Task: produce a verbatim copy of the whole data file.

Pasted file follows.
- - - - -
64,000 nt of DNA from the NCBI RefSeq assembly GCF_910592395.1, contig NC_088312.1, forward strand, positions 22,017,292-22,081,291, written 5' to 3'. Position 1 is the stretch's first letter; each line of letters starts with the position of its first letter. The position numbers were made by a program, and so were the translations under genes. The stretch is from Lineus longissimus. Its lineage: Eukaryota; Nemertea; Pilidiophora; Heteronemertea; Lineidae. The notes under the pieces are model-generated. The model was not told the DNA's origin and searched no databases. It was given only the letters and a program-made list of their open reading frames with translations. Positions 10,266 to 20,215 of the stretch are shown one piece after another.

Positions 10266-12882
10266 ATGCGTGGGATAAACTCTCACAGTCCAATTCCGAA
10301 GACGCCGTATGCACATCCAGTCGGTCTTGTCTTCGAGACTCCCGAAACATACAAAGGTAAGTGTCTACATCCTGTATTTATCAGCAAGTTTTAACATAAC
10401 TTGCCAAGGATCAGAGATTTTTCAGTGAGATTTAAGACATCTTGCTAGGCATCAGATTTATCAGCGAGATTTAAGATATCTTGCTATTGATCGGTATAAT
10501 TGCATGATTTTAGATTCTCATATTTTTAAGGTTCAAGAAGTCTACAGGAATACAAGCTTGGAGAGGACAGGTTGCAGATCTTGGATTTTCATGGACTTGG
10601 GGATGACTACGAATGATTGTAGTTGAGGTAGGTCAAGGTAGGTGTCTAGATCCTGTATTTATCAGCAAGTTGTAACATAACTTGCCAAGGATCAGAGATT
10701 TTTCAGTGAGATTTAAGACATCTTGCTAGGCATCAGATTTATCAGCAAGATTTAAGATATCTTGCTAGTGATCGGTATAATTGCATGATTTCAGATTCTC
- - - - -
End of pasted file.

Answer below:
64,000 nt of DNA from the NCBI RefSeq assembly GCF_910592395.1, contig NC_088312.1, forward strand, positions 22,017,292-22,081,291, written 5' to 3'. Position 1 is the stretch's first letter; each line of letters starts with the position of its first letter. The position numbers were made by a program, and so were the translations under genes. The stretch is from Lineus longissimus. Its lineage: Eukaryota; Nemertea; Pilidiophora; Heteronemertea; Lineidae. The notes under the pieces are model-generated. The model was not told the DNA's origin and searched no databases. It was given only the letters and a program-made list of their open reading frames with translations. Positions 10,266 to 20,215 of the stretch are shown one piece after another.

Positions 10266-12882
10266 ATGCGTGGGATAAACTCTCACAGTCCAATTCCGAA
10301 GACGCCGTATGCACATCCAGTCGGTCTTGTCTTCGAGACTCCCGAAACATACAAAGGTAAGTGTCTACATCCTGTATTTATCAGCAAGTTTTAACATAAC
10401 TTGCCAAGGATCAGAGATTTTTCAGTGAGATTTAAGACATCTTGCTAGGCATCAGATTTATCAGCGAGATTTAAGATATCTTGCTATTGATCGGTATAAT
10501 TGCATGATTTTAGATTCTCATATTTTTAAGGTTCAAGAAGTCTACAGGAATACAAGCTTGGAGAGGACAGGTTGCAGATCTTGGATTTTCATGGACTTGG
10601 GGATGACTACGAATGATTGTAGTTGAGGTAGGTCAAGGTAGGTGTCTAGATCCTGTATTTATCAGCAAGTTGTAACATAACTTGCCAAGGATCAGAGATT
10701 TTTCAGTGAGATTTAAGACATCTTGCTAGGCATCAGATTTATCAGCAAGATTTAAGATATCTTGCTAGTGATCGGTATAATTGCATGATTTCAGATTCTC